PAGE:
Thus, per pixel you simply select a set of neighbors, extract their normals, determine to what degree the center pixel faces the neighbor (dot the normal against the vector from the center pixel to the neighbor pixel), use the dot and a scaling factor to compute the occlusion, scale the value relative to the distance between occluders, add up all the results per pixel and then you're done - just apply it to lighting. You'll want an artist tweakable factor that applies the occlusion coefficient per light component, as this is very much an artistic approach - the more tweakable it is, the better. I give the artist 7 values total per-scene: the 3 light+AO component scalars, a bias value (that can bias the dot product to produce a more or less shadows appearance), the range attenuation value (falloff coeff dependent on the distance between center and neighbor), and an averager (which is the divisor when averaging the results of all neighbor pixels). While it's tempting to assume that you want a straight average of all of the contributions to a given pixel, or that range attentuation can handle all averaging, in practice neither alone is sufficient for pleasing results.
To get you on your way, here's the pixel shader code I use to produce the ambient occlusion map, rendered once per frame. GBuffer1 contains per-pixel positions in its XYZ, and GBuffer2's XYZ contains the per-pixel normals:
Shaders involved in crease shading
Uses: DiffMap1 (GBuffer 1)
DiffMap2 (GBuffer 2)
Color0 (AOCreaseValues - Range, Bias, Averager, Unused)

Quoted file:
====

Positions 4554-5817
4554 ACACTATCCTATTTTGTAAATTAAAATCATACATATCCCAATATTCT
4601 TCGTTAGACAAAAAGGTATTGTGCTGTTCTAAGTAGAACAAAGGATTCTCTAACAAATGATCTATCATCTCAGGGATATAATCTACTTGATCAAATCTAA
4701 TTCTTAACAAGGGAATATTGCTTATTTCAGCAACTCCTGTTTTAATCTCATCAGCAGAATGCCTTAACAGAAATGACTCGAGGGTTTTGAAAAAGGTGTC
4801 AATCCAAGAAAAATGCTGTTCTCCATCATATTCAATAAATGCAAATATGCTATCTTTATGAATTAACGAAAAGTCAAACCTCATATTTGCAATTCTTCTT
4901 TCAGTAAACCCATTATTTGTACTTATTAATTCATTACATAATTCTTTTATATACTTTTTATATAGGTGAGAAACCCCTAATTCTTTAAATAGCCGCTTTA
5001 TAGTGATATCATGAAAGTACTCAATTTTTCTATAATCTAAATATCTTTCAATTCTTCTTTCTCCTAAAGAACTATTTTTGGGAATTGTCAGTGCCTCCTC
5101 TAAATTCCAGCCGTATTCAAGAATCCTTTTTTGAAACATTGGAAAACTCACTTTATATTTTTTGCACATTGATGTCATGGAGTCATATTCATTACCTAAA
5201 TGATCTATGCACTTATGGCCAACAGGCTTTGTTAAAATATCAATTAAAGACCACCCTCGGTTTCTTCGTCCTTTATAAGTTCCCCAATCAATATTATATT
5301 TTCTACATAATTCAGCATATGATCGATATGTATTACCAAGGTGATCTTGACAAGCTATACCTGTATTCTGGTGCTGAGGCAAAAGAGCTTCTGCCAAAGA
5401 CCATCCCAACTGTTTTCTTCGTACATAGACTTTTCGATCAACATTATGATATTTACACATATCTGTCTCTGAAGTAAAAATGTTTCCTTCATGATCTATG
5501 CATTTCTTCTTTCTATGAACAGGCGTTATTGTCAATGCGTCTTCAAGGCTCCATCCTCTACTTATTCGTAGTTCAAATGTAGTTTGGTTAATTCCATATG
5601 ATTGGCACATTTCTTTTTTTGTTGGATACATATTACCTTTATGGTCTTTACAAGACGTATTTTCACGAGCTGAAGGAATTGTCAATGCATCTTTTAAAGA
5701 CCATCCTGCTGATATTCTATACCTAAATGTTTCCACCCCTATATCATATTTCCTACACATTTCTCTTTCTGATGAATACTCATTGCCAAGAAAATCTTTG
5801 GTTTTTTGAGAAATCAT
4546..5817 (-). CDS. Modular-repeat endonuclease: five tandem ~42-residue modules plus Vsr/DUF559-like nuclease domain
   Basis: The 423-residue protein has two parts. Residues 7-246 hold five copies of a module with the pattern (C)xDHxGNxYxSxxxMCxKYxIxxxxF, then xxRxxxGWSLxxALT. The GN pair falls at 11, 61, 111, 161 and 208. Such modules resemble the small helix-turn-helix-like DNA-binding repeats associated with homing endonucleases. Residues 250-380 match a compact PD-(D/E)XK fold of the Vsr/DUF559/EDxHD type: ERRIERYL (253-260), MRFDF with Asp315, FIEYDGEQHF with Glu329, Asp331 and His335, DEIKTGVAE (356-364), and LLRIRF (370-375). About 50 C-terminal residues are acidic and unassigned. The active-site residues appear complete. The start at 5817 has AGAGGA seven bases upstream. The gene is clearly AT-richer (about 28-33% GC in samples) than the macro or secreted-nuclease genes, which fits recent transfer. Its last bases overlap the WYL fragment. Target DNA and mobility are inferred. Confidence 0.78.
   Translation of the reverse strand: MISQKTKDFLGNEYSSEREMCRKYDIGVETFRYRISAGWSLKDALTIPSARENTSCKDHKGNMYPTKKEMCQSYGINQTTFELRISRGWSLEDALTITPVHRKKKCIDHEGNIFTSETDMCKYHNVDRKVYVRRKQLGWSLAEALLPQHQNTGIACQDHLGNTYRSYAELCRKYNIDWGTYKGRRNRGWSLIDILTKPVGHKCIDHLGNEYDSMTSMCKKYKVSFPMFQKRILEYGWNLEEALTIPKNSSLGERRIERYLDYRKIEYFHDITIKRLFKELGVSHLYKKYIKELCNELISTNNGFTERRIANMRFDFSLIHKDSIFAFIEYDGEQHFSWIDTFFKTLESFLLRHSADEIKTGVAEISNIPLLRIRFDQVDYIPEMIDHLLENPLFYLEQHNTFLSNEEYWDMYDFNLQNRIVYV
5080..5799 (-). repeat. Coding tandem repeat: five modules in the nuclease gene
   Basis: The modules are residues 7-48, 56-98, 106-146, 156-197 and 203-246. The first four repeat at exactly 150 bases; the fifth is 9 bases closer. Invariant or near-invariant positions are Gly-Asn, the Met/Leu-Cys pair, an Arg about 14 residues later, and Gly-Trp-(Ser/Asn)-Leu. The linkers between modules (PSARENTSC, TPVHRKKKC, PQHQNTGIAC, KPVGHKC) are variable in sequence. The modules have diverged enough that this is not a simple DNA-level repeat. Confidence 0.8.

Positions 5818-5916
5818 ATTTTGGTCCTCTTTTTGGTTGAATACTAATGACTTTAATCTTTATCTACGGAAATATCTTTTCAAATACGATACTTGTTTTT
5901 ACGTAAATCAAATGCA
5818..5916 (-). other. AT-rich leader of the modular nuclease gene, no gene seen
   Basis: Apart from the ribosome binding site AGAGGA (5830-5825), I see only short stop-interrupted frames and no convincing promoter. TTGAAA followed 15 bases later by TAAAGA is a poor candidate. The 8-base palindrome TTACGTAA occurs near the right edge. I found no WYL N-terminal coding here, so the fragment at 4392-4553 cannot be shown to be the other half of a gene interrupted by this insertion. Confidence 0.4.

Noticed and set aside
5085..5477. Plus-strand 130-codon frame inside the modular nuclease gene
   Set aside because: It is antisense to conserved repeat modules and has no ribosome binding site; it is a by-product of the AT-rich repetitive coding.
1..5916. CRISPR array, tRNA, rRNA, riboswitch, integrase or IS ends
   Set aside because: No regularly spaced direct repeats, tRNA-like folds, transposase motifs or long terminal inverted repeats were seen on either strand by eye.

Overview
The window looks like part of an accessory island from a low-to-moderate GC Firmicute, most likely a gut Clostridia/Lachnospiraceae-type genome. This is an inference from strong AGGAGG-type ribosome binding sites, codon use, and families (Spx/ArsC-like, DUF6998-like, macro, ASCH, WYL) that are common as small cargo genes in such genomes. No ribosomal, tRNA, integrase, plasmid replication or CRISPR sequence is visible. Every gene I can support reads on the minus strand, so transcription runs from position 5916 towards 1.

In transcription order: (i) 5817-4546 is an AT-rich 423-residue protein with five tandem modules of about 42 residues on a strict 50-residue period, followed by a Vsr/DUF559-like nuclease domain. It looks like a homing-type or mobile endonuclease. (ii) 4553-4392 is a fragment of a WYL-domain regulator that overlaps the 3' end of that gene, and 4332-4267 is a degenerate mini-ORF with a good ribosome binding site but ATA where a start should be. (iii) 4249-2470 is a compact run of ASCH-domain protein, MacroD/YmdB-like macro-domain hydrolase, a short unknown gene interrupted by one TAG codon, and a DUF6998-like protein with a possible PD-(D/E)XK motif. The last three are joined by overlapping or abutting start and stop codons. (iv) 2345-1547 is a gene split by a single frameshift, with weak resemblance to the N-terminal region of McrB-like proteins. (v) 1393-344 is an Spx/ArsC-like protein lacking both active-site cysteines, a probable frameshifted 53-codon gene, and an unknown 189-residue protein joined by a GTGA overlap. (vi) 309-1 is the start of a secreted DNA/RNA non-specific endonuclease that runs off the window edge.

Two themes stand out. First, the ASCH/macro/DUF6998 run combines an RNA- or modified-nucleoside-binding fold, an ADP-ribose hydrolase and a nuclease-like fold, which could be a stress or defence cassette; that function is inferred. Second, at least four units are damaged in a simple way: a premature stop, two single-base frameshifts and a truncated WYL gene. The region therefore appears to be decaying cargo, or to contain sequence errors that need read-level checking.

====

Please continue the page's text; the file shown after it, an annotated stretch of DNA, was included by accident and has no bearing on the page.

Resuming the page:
float4 psCreaseShadeStippled11x11(const vsOutput psIn) : COLOR
UVLeft.x = 1.0f / DisplayResolution.x;
UVLeft.y = 0.0f;
UVDown.x = 0.0f;
UVDown.y = 1.0f / DisplayResolution.y;
float2 centeredUV = psIn.uv0 + (UVLeft / 2.0f) + (UVDown / 2.0f);
float3 centerPos = tex2D(GBuffer1Sampler, centeredUV).xyz;
float3 centerNormal = tex2D(GBuffer2Sampler, centeredUV).xyz;
UpdateSamplesStippled11x11(DisplayResolution.x, DisplayResolution.y, SampleOffsetsWeightsStippled11x11);
float4 totalGI = 0.0f;
for (i = 0; i < 24; i++)
float2 sampleUV = centeredUV + SampleOffsetsWeightsStippled11x11[i].xy;
float3 samplePos = tex2D(GBuffer1Sampler, sampleUV).xyz;
float3 toCenter = samplePos - centerPos;
float distance = length(toCenter);
toCenter /= distance;
float centerContrib = saturate((dot(toCenter, centerNormal) - AOMinimumCrease) * Color0.y);
float rangeAttenuation = 1.0f - saturate(distance / Color0.x);
totalGI.r += centerContrib * rangeAttenuation;
totalGI.r /= Color0.z;
The implemented algorithm does have a few differences, and we hit a few snags: